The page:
Category: Terrier

Living Environment: either outdoor or indoor (mostly preferred by breeders)

Coat: wiry, short (about 2 inches) and thick

Colors: iron gray or steel, black, wheaten, or sandy; the coat may also be brindled or grizzled

Height: about 10 inches

Weight: between 18 and 20 pounds

Temperament: they need to be praised frequently and they adapt with the moods of the household

Breeders should note of the following health issues:
• Von Willibrand’s disease (VWD), an inherited disorder
• Flea allergies and other skin problems
• Epilepsy
• Jawbone disorders
• Scottie cramp, a minor condition that causes walking difficulties
• Cerebellar abiotrophy, a slow-to-progress and rare neurological disease that causes loss of coordination

Care and Exercise:
• Their coats need special care to maintain its appearance and texture. It is suggested that they should be subjected to professional grooming once or twice each year for their coats to stay wiry and firm.
• The fur needs to be combed a couple of times in each week and even needs occasional trimming.
• Scotties’ dead hairs should be plucked out through stripping. Using electric clippers will only make their coats dull and soft.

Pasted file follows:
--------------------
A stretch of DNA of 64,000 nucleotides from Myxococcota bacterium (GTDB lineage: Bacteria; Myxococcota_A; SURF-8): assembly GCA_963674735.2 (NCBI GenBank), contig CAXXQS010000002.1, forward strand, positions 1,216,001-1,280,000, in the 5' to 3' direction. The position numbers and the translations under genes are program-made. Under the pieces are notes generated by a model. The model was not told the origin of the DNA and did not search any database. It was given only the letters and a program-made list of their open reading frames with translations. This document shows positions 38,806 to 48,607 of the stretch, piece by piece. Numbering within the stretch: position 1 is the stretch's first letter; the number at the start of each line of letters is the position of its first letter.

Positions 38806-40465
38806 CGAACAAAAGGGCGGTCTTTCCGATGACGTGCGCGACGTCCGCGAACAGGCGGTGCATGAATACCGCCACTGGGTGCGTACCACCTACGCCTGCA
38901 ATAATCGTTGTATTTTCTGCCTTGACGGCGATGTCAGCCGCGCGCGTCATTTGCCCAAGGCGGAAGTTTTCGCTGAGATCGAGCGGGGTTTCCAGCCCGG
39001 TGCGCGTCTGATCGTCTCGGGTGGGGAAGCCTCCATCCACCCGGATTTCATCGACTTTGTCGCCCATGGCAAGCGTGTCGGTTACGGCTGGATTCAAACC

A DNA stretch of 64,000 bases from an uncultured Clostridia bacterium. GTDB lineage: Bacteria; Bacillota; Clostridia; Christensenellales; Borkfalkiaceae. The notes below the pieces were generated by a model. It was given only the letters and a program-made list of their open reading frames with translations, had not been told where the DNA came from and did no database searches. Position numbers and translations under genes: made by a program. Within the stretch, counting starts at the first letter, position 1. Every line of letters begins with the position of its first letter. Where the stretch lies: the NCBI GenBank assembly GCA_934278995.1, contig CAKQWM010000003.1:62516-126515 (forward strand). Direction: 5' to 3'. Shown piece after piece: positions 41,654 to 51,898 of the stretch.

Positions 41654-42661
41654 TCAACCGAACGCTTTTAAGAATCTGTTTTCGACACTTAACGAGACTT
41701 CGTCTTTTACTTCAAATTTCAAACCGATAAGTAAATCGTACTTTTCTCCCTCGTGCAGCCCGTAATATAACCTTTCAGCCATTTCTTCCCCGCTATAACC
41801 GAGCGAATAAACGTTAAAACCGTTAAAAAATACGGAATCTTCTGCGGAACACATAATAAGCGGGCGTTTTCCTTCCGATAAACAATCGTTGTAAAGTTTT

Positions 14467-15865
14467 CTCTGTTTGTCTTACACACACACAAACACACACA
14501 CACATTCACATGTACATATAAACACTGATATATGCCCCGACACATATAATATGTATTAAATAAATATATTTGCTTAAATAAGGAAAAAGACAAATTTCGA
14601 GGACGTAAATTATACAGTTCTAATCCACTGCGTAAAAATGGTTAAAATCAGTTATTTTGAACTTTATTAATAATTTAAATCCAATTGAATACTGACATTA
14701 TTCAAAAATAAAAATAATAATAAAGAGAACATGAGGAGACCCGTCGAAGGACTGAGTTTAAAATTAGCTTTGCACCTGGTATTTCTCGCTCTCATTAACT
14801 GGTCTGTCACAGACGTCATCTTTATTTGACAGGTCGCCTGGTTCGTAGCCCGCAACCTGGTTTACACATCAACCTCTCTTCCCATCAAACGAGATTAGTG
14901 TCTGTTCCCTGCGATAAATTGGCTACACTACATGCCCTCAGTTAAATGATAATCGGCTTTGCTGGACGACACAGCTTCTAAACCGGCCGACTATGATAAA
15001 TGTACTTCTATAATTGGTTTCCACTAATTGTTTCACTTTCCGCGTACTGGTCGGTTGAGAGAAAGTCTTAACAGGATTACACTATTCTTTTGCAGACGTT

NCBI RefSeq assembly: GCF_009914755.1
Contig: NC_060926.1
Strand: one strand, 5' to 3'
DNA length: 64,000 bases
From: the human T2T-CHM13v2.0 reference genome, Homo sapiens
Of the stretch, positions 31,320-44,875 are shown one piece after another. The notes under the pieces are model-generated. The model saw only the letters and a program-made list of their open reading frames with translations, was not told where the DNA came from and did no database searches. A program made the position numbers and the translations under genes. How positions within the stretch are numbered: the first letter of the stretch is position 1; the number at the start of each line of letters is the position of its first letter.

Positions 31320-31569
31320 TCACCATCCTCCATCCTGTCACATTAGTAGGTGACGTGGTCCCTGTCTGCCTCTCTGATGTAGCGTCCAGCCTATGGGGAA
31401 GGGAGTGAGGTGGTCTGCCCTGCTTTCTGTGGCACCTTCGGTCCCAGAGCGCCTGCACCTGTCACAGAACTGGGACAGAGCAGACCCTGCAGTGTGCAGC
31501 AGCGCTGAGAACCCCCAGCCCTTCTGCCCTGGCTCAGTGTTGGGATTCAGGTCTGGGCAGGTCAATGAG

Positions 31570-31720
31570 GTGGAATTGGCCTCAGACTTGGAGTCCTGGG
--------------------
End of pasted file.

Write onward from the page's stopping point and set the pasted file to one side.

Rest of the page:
• Play with them. Hunting and squeaky balls and toys are their favorites.
• They should be on leash while walking in public places.

Origin/History:

The origins of the breed are obscure. It was noted that forerunners of Scotties were sent to France’s Royal Highness by King James I of England during the 16th century. Later on, three different terriers were revealed as Scotch Terriers, which included the Westies, the Cairns, and the Scotties. The Dandie Dinmont variety had also been noted as closely-related to the abovementioned terriers but its apparent physical differences categorized itself as a separate breed.

Terrier dogs that were bred in Britain were developed to hunt vermin that ate grains, and pestered eggs and poultry farms. Most breeds grew as scrappy and courageous dogs and were trained to follow badgers or foxes into their dens. Their wiry coats and soft undercoats protected them against rugged terrains and harsh climates.

If you want to have a Scottie in your life, you should not be impulsive about the matter for animosity and lack of proper training will only harm and traumatize the dog. If properly taken cared of, this breed can even appoint itself as a guardian of the family. It can also be fiercely loyal, that is it can protect you even if it means endangering its own life.

To this effect, I guess you must agree that a Scottie is a dog that is second to none.

The Popular Pet and Lap Dog: Yorkshire Terrier

The Yorkshire terriers, or Yorkies, originated from Scotland but bred in England. They were molded to hunt rats, but nowadays they are popular as pets. In fact, their variety was one of the Top Dog Breeds of 2005.